Apple could dramatically alter the connected TV marketplace

One recent study found that close to half of Americans would be willing to buy a smart TV set manufactured by Apple, and many would be willing to pay more than $1,000 for such a television.

Posted on Dec 12, 2012 by YuMe

Connected TVs are already a potent medium for video advertisers to target – a YuMe report from August found that 70 percent of those viewing content from an internet-enabled television set interact with the ads seen on the medium – and recent news may make it an even more important channel. Apple Insider reported that a recent study conducted by Morgan Stanley Research and AlphaWise found that close to half of all Americans would be willing to buy a smart TV set manufactured by Apple.

Of the more than 1,500 Americans polled, 47 percent said they would be extremely or somewhat interested in purchasing an Apple smart TV set. According to Apple Insider, this would translate to roughly 56 million units. In addition, 46 percent of those polled said they would be willing to pay more than $1,000 for an Apple connected TV set and 10 percent would fork over more than $2,000 for such a device. In comparison, a 2007 study found that only 23 percent of consumers were interested in buying an iPhone, and 21 percent of Americans surveyed in a 2010 poll said they would buy an iPad.

"We know we pay a premium for Apple products," Dave Thier wrote in a December 11 Forbes article. "We pay that premium for reliability, for style, and because there is a small glowing piece of fruit on the back. Most of all, customers with other Apple products will pay that premium because they already know they like Apple products."

Current state of the connected TV market
An Apple-branded smart TV set could dramatically alter the connected television landscape in part because it would introduce a major tech brand name into the marketplace. In addition, such a device could shape how consumers think about smart TV sets, especially considering that iTV adopters use devices beside the television set to connect to the internet. According to YuMe, 77 percent of connected TV customers get online through a video game console and 34 percent use a Blu-ray player, while only 28 percent currently use a smart TV set.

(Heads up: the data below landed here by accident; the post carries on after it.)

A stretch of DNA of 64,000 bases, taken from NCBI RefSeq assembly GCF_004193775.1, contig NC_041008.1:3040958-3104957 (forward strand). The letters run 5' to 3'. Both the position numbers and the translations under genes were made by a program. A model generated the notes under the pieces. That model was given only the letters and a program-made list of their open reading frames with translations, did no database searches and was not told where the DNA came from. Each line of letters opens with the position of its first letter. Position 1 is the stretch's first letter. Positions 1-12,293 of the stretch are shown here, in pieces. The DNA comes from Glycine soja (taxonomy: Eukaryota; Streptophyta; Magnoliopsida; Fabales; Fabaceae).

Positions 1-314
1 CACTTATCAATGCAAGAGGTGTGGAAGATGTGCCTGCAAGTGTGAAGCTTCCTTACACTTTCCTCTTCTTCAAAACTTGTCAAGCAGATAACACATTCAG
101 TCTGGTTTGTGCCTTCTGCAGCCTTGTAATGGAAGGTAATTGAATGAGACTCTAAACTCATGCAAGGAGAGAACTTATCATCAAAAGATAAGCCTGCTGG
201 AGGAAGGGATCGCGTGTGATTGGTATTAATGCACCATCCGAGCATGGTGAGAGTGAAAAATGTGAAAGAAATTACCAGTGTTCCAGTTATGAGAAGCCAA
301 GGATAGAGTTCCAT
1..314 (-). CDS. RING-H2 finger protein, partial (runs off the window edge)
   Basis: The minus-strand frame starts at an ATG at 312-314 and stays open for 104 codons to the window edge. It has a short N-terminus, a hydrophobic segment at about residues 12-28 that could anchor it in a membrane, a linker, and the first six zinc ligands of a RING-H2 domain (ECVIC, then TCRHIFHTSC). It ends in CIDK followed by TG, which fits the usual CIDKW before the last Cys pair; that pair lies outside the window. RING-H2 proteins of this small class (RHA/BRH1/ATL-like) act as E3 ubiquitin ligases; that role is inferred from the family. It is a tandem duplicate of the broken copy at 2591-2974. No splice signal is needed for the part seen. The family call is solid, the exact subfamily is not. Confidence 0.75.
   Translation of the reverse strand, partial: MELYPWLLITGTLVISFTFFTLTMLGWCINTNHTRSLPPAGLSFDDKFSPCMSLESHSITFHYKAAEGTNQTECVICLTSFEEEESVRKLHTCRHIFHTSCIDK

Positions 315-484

Part of the reason why, Apple Insider speculated, is that many consumers do not know enough about smart TVs. According to the AlphaWise survey, 18 percent of U.S. households own an internet-enabled TV set and 13 percent said they did not know if their TV set was a smart model or not.

Can an Apple TV live up to the hype?
However, Morgan Stanley analyst Katy Huberty noted that this is still all speculation. While Apple does offer a set-top box that connects a TV to the internet, the company has yet to confirm that it will be making its own smart television. However, rumors have increased since Apple CEO told NBC's Brian Williams earlier this month that the company may be looking into making such a device.

"When I go into my living room and turn on the TV, I feel like I have gone backwards in time by 20 to 30 years," Cook said. "It’s an area of intense interest. I can’t say more than that."

However, while Apple fans may be eagerly awaiting such an offering, Thier wrote that he is not totally convinced an Apple-branded smart TV would flourish in the connected TV marketplace. Not only is there a plethora of devices already available that provide internet connectivity to television sets, but Apple would also be able to show that it can create a successful self-contained multimedia world like it has done with the iPod and the iPhone.

"Self-contained devices have always been the company’s signature," Thier wrote. "I’m not sure I would pay that much money for an Apple TV – I run my entertainment through my Xbox, and it does just about everything I want it to." He added that the rumors are "all academic, of course, if Apple can’t get the content side of the TV business in order" and that "[a]n Apple TV will only be worthwhile if it has Apple-style software and content distribution, and Apple can’t do that on its own."